Let’s begin by reading 2 Samuel 20, which introduces us to a wise woman. In this chapter there is an encounter between Joab and the woman of Abel Beth Maakah, a woman whose life is marked by wisdom. What is perhaps less obvious is how Joab stands in stark contrast to her as a man whose life is marked by foolishness.
- As you read (or perhaps even as you reread) this chapter, consider his temperament, ambitions, insecurities, etc.
- How would you characterize Joab’s mental and emotional state as he approached Abel Beth Maakah in pursuit of Sheba?
- How do these facts about Joab influence your understanding of what the wise woman was up against when we asked to meet with Joab?
SEVEN FACTS ABOUT JOAB
In the early years of David’s rise to power as king of Israel, Joab repeatedly demonstrated great bravery and success in battle and was fiercely loyal to David. However, as time went on, Joab’s ambitions, insecurities, and misapplied loyalty led him to make some rash and foolish choices. •
- While he was captain of David’s army, Joab defied David’s peace treaty and murdered Abner to avenge the death of Joab’s brother, whom Abner had killed in self-defense (2 Samuel 3:21 –27, 30).
- When David discovered Joab had killed Abner, he pronounced a curse on Joab and his family (2 Samuel 3:28 –29); led a dramatic public mourning ritual and burial for Abner (2 Samuel 3:31 –36); denounced Joab and his deeds as evil; and acknowledged that, although he was king, he was too weak to control Joab (2 Samuel 3:38 –39).
- Convinced that he knew better, Joab disregarded David’s orders to, “Protect the young man Absalom for my sake,” and killed Absalom (2 Samuel 18:9 –15).
- As he prepared to deal with Sheba’s rebellion, David displaced Joab twice. He first appointed a commander named Amasa, and then put Joab’s brother, Abishai, in charge of Joab’s men (2 Samuel 20:4 –7).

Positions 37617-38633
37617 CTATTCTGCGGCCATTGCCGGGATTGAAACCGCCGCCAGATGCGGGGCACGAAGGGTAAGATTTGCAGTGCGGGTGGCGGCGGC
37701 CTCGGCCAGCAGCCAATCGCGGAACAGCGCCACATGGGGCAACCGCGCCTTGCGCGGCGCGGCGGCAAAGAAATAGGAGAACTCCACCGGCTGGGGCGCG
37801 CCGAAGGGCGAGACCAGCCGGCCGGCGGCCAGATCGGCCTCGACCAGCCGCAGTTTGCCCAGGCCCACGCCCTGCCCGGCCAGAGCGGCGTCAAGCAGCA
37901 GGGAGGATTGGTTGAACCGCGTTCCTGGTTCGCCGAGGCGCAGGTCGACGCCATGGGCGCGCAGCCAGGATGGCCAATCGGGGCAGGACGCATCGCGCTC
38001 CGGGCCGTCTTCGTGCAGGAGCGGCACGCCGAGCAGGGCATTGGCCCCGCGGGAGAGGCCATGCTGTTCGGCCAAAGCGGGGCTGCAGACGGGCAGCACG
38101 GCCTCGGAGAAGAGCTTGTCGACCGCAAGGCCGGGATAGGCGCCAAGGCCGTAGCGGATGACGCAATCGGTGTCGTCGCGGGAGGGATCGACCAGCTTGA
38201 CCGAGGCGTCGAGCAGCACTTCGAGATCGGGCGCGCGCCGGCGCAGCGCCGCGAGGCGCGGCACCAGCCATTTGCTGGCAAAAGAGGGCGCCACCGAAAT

- Joab did not respond well to being displaced. He murdered Amasa, took control of Amasa’s men, and took back his command from Abishai (2 Samuel 20:8 –13). He then went after the rebel Sheba.
- After locating Sheba at Abel Beth Maakah, Joab’s first action was to lay siege to the city (2 Samuel 20:14 –15). It was an Israelite city, which he had no authority to attack. He made no offer of peace before attacking, which God had commanded Israel to do when going to war with its enemies (Deuteronomy 20:10 –12). And the city he attacked was not just any city but one known for preserving God’s law and maintaining stability in the region (2 Samuel 20:18 –19). Tensions were already high, and Joab’s siege had the potential to escalate from Sheba’s rebellion into all-out civil war.
- Many years later while on his deathbed, David urged his son Solomon to bring Joab to justice for the murders of Abner and Amasa; Solomon summarily had Joab killed (1 Kings 2:5 –6, 29 –34).
Just as the woman of Abel calls out to Joab, the book of Proverbs often portrays the virtue of wisdom as a woman who constantly calls out to those who are foolish, generously offering knowledge and insight to any who will listen (Prov 1:20-23; 8:1-6; 9:1-6).
Read 2 Samuel 20:15-21 again. As you read the interaction between the wise woman and Joab, look for the ways the woman’s words demonstrate what it means to turn from foolishness and heed wisdom’s call.
We all have a little bit of the wise woman and a little bit of Joab within us.
- What patterns do you see in Joab’s life?
- What patterns do you see in the wise woman’s life?
- How do you see these patterns in your own life?
- How can you take this instruction and make wiser patterns in your own life?
All content in this post is taken from pages 49-52 in The Best Yes Study Guide